Where can I learn about managing a robust deployment process between dev and prod environments?

Ryan asked:

I am currently editing my Python code (Flask Web Server) on my live production server. I’m just getting a website started and understand this is not a viable long-term solution. I understand that many people have many different approaches for managing a development, a testing, and a production environment (and probably more), but can someone please point me to a place where can I can get started learning more about managing this type of process flow? I don’t know where to begin. Thanks.

My answer:

Let’s stop for a minute and recall why we separate development and production environments in the first place.

In short, it’s because we are human and make mistakes. The point of having separate environments is to catch and correct mistakes as early as possible, and before they impact our users.

There are almost as many ways to set this up as there are applications to be deployed. Whatever you are doing, your best bet is to use a methodology which is simple enough to understand and use that you aren’t tempted to work around it, and correct enough to help you catch problems before they reach production.

Now if you want to be enterprisey about it, and set up something that almost nobody understands in its entirety and almost nobody actually likes, then by all means follow ITIL. There’s enough process in there to keep you buried in paperwork for half your career. Though, you may have to do this if you are developing software in certain industries or for certain clients.

From your question, though, it sounds like you are a single developer or a small team, working on a project which needs a bit more flexibility and speed.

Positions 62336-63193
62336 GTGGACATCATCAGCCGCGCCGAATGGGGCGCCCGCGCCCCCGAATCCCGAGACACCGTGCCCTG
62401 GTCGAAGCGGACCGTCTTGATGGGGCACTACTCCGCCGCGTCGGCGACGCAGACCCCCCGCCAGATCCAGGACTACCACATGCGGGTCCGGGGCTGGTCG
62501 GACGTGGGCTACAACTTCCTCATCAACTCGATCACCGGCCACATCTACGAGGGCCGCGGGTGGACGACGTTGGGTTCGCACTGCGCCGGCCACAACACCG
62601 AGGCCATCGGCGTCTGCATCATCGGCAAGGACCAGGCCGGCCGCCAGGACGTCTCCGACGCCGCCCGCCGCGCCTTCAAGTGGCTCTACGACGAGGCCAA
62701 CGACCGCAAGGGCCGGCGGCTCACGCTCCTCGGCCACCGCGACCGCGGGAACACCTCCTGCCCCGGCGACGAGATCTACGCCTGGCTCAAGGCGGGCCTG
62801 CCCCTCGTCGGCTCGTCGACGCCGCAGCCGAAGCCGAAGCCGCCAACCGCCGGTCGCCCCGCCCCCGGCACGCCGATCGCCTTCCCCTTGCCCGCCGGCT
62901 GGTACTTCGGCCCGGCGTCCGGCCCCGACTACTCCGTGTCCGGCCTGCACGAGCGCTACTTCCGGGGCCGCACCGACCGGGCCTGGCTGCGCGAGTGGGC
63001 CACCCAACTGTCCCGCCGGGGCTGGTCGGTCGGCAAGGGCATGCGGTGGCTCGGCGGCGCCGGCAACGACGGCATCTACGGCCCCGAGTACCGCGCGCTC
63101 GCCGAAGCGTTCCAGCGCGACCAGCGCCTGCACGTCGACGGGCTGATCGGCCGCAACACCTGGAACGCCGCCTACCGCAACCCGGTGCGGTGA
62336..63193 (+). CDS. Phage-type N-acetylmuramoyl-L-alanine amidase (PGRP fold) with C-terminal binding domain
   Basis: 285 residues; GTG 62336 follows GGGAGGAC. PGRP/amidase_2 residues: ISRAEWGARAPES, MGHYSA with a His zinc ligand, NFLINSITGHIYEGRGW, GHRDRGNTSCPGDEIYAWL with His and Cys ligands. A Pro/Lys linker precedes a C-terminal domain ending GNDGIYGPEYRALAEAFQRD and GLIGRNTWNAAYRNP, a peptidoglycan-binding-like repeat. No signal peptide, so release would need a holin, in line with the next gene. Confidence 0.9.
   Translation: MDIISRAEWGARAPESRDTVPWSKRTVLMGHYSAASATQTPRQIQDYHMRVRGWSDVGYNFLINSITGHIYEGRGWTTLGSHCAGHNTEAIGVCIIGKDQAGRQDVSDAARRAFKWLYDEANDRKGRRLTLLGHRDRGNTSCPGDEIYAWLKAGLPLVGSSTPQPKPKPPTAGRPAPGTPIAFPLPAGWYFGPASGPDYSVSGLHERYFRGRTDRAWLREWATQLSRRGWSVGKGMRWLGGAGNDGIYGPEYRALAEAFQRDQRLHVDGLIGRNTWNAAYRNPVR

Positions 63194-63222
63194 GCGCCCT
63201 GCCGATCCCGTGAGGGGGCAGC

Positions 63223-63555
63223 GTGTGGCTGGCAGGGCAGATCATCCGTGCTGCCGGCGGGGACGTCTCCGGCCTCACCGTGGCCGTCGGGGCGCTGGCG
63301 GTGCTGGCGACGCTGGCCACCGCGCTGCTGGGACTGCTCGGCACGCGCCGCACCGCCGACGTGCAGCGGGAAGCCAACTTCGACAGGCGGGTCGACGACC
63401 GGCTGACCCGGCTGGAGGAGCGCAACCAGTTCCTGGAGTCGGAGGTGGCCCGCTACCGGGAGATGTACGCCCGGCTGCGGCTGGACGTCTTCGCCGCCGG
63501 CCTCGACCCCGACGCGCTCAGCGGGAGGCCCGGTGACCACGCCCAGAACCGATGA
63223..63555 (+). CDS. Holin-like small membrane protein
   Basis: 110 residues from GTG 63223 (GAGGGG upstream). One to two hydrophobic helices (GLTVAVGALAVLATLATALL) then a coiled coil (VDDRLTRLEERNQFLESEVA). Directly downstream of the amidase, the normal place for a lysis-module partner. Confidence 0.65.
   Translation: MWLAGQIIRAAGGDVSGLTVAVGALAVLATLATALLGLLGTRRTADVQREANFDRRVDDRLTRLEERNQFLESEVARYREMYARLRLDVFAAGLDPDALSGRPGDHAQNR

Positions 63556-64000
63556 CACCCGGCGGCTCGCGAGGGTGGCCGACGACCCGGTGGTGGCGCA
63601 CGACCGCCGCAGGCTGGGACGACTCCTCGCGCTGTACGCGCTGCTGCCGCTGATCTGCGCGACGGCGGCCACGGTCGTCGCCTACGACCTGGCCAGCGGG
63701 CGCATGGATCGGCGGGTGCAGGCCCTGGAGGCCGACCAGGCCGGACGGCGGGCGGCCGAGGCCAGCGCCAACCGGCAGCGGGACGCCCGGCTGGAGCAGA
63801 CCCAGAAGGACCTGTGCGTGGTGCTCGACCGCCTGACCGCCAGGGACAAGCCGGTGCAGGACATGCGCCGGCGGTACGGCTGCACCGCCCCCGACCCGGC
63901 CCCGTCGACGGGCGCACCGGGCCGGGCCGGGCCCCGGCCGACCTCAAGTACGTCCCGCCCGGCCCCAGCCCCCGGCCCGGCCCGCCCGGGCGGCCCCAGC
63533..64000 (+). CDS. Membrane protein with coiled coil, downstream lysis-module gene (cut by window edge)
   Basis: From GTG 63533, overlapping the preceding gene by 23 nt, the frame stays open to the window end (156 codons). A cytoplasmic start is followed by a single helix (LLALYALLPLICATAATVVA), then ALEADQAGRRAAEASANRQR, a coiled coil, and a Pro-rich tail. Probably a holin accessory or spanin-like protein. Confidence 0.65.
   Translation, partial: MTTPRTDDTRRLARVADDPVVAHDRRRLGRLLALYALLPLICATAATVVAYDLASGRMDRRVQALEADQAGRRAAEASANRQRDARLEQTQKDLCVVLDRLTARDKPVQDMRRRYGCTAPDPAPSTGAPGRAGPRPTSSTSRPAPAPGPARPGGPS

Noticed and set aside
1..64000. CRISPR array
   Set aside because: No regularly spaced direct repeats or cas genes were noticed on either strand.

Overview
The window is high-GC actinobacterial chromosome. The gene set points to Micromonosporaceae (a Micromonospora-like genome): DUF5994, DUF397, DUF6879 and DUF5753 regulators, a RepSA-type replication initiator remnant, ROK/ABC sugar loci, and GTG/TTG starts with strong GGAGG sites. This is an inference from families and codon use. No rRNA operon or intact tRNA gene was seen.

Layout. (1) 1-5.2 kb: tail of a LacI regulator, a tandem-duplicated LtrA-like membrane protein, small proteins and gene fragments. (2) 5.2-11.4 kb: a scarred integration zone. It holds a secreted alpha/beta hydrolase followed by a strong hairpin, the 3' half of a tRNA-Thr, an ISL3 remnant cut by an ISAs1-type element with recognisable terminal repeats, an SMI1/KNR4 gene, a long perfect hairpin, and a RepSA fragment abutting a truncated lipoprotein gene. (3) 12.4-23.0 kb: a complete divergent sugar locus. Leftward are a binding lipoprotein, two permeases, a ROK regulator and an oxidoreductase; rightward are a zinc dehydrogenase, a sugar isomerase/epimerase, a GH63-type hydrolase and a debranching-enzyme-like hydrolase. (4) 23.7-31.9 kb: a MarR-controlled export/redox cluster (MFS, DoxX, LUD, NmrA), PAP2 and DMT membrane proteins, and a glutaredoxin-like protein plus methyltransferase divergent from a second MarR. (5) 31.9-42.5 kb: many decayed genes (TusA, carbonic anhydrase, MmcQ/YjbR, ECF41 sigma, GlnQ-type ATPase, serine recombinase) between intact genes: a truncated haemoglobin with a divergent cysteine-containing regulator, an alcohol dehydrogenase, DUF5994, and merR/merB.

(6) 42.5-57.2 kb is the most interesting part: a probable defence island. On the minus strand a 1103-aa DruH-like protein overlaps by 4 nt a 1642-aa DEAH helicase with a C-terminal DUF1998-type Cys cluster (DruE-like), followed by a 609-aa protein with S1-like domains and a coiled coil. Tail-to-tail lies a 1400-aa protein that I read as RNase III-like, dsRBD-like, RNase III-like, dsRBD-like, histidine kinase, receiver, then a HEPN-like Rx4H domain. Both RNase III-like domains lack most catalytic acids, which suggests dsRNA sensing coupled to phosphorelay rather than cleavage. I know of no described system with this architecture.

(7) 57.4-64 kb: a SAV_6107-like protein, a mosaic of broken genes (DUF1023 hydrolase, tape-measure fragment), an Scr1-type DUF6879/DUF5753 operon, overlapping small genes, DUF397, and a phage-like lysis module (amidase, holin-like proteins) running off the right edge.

In essence you need two types of tools: testing tools and deployment tools.

At minimum, all you really need is two servers: the production server, and a testing (staging) server. You’ll first test your changes on your local workstation. If everything seems all right, you push your code to the staging server, and test it again. If everything still seems OK, you push it to production and wait for the fire alarm to go off.

One of the most powerful methodologies for testing your software is continuous integration. With this method, whenever you check in code to a shared repository, a server checks out the code and runs your entire test suite. (You did write unit and functional tests for everything, right?) It can also do integration testing. If all the tests pass, you can configure such tools to promote the code to production and deploy it automatically. Github does this, for instance. Two common CI tools today are Jenkins and Travis.

Finally there’s deployment. This seems obvious: you copy your new code to the (staging or production) server and then tell the web server to start new workers on the new code. Tools such as Capistrano, Commando or Deployer help automate this. They can also typically roll back to a previous deployment if something goes wrong. (And your language or framework should have ways to deal with rolling back database schema changes, such as migrations in Rails. For Flask, you might use something like SQLAlchemy and Alembic.)

The end state you probably want to be in is one where you have 100% test coverage, with unit, functional and integration tests for everything, so that you can take advantage of continuous integration to deploy your changes — or catch mistakes — as rapidly as possible. Start small, with a single “testing” server, and work your way up, until you get there.

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